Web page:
35 N.Y. 487, Matteson v. New York Cent. R. Co.

Citation:35 N.Y. 487
Party Name:JARED D. MATTESON, Respondent, v. THE NEW YORK CENTRAL RAILROAD COMPANY, Appellants.
Case Date:September 01, 1866
Court:New York Court of Appeals

Page 487

35 N.Y. 487

JARED D. MATTESON, Respondent,

v.

THE NEW YORK CENTRAL RAILROAD COMPANY, Appellants.

New York Court of Appeal

September 1, 1866

Page 488

COUNSEL

J. T. Spriggs and F. Kernan, for the appellants.

Waterman & Hunt, for the respondent.

SMITH, J.

The plaintiff's claim for damages was based principally upon the hypothesis that, by the concussion sustained by his wife in the defendants' car, she received an internal injury, which so affected her as to produce a partial paralysis, impairing, seriously and permanently, her health and physical capacity, rendering her unable to labor, or even to walk without assistance, and thereby subjecting him to great pecuniary loss and expense. In support of that theory,

Page 489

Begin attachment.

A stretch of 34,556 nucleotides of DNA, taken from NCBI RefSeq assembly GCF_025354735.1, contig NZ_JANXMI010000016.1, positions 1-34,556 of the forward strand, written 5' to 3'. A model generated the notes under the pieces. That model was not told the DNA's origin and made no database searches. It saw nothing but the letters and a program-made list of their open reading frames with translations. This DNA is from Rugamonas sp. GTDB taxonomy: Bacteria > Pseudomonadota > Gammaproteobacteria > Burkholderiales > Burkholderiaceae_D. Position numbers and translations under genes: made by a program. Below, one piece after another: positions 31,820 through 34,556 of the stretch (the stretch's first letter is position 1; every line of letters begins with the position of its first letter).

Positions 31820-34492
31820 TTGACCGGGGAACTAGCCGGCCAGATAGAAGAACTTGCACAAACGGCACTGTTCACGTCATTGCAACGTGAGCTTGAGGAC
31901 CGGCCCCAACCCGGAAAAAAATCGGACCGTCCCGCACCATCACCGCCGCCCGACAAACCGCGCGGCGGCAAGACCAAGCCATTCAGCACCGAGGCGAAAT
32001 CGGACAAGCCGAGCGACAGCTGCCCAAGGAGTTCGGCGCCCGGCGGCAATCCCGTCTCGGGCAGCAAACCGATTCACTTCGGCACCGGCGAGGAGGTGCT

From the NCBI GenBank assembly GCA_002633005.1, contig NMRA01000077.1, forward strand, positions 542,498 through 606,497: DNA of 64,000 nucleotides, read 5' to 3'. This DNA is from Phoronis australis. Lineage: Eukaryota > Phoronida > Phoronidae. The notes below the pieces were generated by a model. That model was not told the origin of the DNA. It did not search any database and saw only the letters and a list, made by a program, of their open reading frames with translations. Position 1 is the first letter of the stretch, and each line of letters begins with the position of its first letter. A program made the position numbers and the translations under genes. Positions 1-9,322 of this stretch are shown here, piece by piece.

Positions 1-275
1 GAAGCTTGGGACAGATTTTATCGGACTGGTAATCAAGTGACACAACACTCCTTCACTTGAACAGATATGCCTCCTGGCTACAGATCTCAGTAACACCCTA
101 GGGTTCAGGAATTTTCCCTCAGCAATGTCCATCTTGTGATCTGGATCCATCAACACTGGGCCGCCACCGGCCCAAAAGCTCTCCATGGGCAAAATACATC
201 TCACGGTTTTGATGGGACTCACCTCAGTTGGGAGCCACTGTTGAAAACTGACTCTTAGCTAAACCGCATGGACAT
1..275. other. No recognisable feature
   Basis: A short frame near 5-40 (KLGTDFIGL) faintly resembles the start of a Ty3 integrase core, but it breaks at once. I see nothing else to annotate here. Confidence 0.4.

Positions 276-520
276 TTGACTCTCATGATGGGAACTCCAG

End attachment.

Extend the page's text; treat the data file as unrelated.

the plaintiff introduced testimony tending to show the nature and cause of the accident, the force of the concussion, its immediate and visible effects upon Mrs. Matteson, and that, previous to the accident, she attended actively and efficiently to her household affairs, although she was subject to occasional sickness, but that, since the accident, she had lost, to a great extent, the use of her limbs, her general health was greatly impaired, and she was unable to do any work. The testimony respecting her health and physical capacity covered a period of several years immediately preceding the trial, and including the time of the accident. In respect to her condition immediately before and after the accident, it appeared that, in the latter part of June, she visited some relations in the county of Oswego; that, on reaching the city of Oswego, she walked a mile from the railroad station to the house of a friend; that the next morning she rode by stage and wagon fourteen miles to the house of her sister, where she remained about two weeks; that, during her visit there, her health was good, she assisted her sister in her ordinary domestic work; and once she rode in a wagon six miles to visit another sister, and returned the same way; that, on the 6th of July, she rode to Oswego in a wagon, about noon, and after tea walked with some friends, two miles or more, in and about the city; and, on the next morning, she walked a mile to the railroad station, and took the cars at eight o'clock to return home; that, after the accident, she was brought to Utica upon the train, and was carried in a wagon a short distance up the street, where she took the stage the same afternoon and was carried to a neighbor's, where she waited for a conveyance from home; that, at the neighbor's, she appeared very ill and...

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